Based on a Cornell Woolrich novel and stunningly directed by Jacques Tourneur with cinematography by Robert De Grasse, The Leopard Man is a chilling tale not because of its gruesome murders but because of its unexpected tenderness. We spend time with each victim before their lives are cut short, learning about their fears, families, and ambitions in succinct yet profound sequences that lead up to their deaths. These women’s lives matter, which is especially important to note here because all of the victims are Hispanic and working-class. While unmasking the killer becomes Jerry and Kiki’s mission as the film goes on, their journey is more about respecting the loss of life that has surrounded them and realizing that embracing their empathetic impulses (or being “soft,” as they call it) shouldn’t be considered weak or pathetic.
There is so much to be said about this movie — its “less is more” approach to its scares, for instance, is unbelievably good, especially when the first death happens — but maybe it’s better if you discover these things for yourself. Just be sure to turn the lights off and cuddle up with your favorite hot beverage before you press play!
Jesse Pasternack, contributor | Mr. Vampire III (1987)
I’ve been spending most of October watching a lot of horror movies. Many of them have been famous (Friday the 13th Part 2, Child’s Play 1-3), but some of my favorites are lesser known. In fact, my favorite thing that I have watched this month is Mr. Vampire III (1987), a Hong Kong horror-comedy which is one of the most entertaining films I have ever seen.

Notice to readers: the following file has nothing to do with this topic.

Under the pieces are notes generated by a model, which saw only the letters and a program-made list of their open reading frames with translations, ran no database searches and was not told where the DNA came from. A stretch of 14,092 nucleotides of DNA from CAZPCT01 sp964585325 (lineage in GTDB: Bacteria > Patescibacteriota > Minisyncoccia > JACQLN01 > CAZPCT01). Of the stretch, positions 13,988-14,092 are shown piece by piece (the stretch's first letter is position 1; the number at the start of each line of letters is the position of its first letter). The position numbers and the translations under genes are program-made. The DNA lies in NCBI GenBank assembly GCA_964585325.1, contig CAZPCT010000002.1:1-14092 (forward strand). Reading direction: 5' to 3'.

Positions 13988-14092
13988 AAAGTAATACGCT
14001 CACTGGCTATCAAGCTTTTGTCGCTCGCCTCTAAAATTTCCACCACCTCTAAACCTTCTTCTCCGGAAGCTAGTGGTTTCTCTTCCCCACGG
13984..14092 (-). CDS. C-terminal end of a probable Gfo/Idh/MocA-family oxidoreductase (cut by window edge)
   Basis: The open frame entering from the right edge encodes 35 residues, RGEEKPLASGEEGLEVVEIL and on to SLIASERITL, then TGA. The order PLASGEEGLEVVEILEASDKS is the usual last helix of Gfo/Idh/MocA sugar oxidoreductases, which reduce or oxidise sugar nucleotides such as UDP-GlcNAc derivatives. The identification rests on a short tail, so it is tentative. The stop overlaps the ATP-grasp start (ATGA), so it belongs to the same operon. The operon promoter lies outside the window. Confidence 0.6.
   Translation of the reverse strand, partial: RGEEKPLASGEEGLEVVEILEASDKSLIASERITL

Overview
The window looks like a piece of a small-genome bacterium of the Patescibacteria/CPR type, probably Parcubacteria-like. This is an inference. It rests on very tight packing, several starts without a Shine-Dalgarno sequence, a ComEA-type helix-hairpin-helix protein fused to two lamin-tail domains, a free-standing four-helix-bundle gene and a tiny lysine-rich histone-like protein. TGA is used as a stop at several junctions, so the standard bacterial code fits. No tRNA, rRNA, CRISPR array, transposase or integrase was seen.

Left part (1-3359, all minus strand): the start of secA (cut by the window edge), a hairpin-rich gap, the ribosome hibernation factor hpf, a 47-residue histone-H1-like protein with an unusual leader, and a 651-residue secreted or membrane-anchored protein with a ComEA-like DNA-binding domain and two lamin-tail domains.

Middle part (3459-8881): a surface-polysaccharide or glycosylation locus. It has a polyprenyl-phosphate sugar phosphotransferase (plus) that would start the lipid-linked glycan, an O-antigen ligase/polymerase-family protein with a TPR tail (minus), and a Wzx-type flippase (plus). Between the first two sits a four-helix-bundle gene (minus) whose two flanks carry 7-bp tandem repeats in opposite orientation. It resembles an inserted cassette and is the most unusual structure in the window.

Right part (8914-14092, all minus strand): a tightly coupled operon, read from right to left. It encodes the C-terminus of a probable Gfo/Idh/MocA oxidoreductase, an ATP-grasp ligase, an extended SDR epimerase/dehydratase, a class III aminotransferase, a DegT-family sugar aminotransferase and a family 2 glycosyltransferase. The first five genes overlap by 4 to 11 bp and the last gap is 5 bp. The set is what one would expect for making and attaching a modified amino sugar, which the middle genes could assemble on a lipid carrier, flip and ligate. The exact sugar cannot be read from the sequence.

Mr. Vampire III is about a Taoist priest named Mao Ming (Richard Ng) who travels around performing phony exorcisms with Big Pao (David Lui) and Small Pao (Hoh Kin-wa), two ghosts who have become his friends. During their travels, they encounter Master Gau (Ching-Ying Lam), who is trying to defeat an evil sorceress (Pauline Yuk-Wan Wong) and her henchmen. Ming and his ghost friends team up with Master Gau to stop the Sorceress.
What distinguishes this movie from the other films in the franchise which came before it is its go-for-broke mentality. Mr. Vampire (1985) is a good martial arts comedy, but a lot of scenes in it feel a little pedestrian. The fight sequences in Mr. Vampire II (1986) are not as good, in part because it elects to spend most of its time telling an E.T.-esque story about the friendship between a child jiāngshī (a creature from Chinese folklore that’s a mixture of vampire and zombie that only moves by hopping) and some human children. Mr. Vampire III, in contrast, has both of those qualities — its fight sequences are incredible and there are some lovely moments between Ming and his ghost friends — in addition to great gonzo energy which courses through it like blood through a body.
There are certain images in this film which blew me away. Some of them include a Taoist priest’s arms extending forward like he’s Mr. Fantastic, Master Gau folding up a spirit like he’s a piece of paper, and a deep-fried ghost which looks even wilder than it sounds. To watch this movie is to be in the presence of something wild and alive which continually surprises and delights you. Mr. Vampire III deserves to be better known. Its mixture of excellent fight sequences and idiosyncratic imagery is one that I will be thinking about for a long time. I have a feeling that I’m going to be watching it every October for years to come, too.